Noir Obscurities

film 3 of 5

Split Second

Film Review by Dean Duncan May 8, 2015

B-movies! Efficient as can be, but full of resonance, even decency. You can’t just dismiss the Hollywood studios, part infinity.

Split Second casts echoes, or seems familiar. It’s reminiscent of John Huston’s Key Largo (after Maxwell Anderson), or William Wyler’s subsequent The Desperate Hours, and maybe even Chaplin’s The Great Dictator. If it’s true that here there be clichés, then the familiarity also allows everyone involved to skip the exposition and get right to the particulars of framing and vocal inflection and general filmmaking. In other words genres are related to work, and to the working people who do it.

Genres are also related to myths, and in theatrical and film settings the directors and actors clothe that myth in actual, recognizable human behaviour and motivation. The reporter/dance hall girl relationship has a Hawks-ian feel. They are adults, and they are responsible and honourable adults. As a result there’s no deception or equivocation or nonsense in their developing relationship. They know, and they are, and there is real substance, real feeling in the fact. Is that vague enough for you? So much more, so much deeper than the believers’ caricatures of worldly relationships.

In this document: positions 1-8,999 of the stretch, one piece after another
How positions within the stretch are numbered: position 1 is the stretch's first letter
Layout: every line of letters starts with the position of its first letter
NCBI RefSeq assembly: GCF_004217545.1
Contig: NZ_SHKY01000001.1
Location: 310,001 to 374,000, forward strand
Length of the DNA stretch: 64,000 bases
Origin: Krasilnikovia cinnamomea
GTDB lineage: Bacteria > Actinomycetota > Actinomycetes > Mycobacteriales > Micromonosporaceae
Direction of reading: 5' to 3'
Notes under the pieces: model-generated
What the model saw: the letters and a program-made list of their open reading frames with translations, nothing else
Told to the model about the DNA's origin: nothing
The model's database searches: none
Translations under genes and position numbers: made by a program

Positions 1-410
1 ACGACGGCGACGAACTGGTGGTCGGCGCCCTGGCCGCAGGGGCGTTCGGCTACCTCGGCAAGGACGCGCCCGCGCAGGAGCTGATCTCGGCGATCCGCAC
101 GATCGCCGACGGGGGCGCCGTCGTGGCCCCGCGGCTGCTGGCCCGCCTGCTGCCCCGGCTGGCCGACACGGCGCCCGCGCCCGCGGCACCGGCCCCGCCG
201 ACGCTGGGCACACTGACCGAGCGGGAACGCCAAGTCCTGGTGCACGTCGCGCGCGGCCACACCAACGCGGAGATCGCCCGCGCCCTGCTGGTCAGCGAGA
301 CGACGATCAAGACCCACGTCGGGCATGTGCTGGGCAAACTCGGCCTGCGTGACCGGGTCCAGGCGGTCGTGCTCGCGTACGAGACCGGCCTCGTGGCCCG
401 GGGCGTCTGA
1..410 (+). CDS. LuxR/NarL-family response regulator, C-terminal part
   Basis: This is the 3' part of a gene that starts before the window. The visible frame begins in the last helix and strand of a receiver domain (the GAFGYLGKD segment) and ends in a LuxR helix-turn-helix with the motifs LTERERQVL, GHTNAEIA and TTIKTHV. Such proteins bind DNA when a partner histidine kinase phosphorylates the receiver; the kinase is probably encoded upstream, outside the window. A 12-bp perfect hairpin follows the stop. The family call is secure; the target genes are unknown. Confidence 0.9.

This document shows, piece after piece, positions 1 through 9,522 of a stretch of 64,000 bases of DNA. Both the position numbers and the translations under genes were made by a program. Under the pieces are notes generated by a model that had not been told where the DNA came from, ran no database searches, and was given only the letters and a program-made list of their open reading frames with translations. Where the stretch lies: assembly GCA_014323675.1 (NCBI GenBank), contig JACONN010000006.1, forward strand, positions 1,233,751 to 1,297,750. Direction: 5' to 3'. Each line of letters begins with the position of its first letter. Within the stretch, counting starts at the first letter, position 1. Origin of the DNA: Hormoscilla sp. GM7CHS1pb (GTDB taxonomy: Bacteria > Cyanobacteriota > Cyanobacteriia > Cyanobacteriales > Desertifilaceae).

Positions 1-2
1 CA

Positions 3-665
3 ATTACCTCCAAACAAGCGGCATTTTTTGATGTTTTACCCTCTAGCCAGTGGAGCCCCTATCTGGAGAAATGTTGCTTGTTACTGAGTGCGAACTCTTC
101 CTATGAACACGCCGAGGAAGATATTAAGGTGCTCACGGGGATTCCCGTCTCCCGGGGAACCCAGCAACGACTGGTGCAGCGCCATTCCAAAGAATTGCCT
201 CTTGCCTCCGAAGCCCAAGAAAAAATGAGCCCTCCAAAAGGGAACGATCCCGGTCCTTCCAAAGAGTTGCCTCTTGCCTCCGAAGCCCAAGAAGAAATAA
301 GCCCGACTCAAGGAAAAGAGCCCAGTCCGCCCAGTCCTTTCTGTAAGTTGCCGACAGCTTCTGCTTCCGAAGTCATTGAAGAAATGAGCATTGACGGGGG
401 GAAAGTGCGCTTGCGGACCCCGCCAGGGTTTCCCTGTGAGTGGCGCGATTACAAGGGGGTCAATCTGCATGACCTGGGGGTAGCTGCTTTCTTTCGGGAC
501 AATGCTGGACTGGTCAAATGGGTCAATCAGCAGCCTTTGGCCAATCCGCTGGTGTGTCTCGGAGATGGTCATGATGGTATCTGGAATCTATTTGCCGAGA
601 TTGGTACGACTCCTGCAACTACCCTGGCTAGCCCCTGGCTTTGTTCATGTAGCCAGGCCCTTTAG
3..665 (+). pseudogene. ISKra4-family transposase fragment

And so it goes. The obligatory psychotic isn’t quite, or just what we might have thought he was. The floozy is contemptible, but repeatedly human. Her husband!  In other words, things are bad, and people are lacking, but we can pull through.

The conclusion to this film is really just astounding. Utterly so. Did we just see what we just saw? Unbelievable!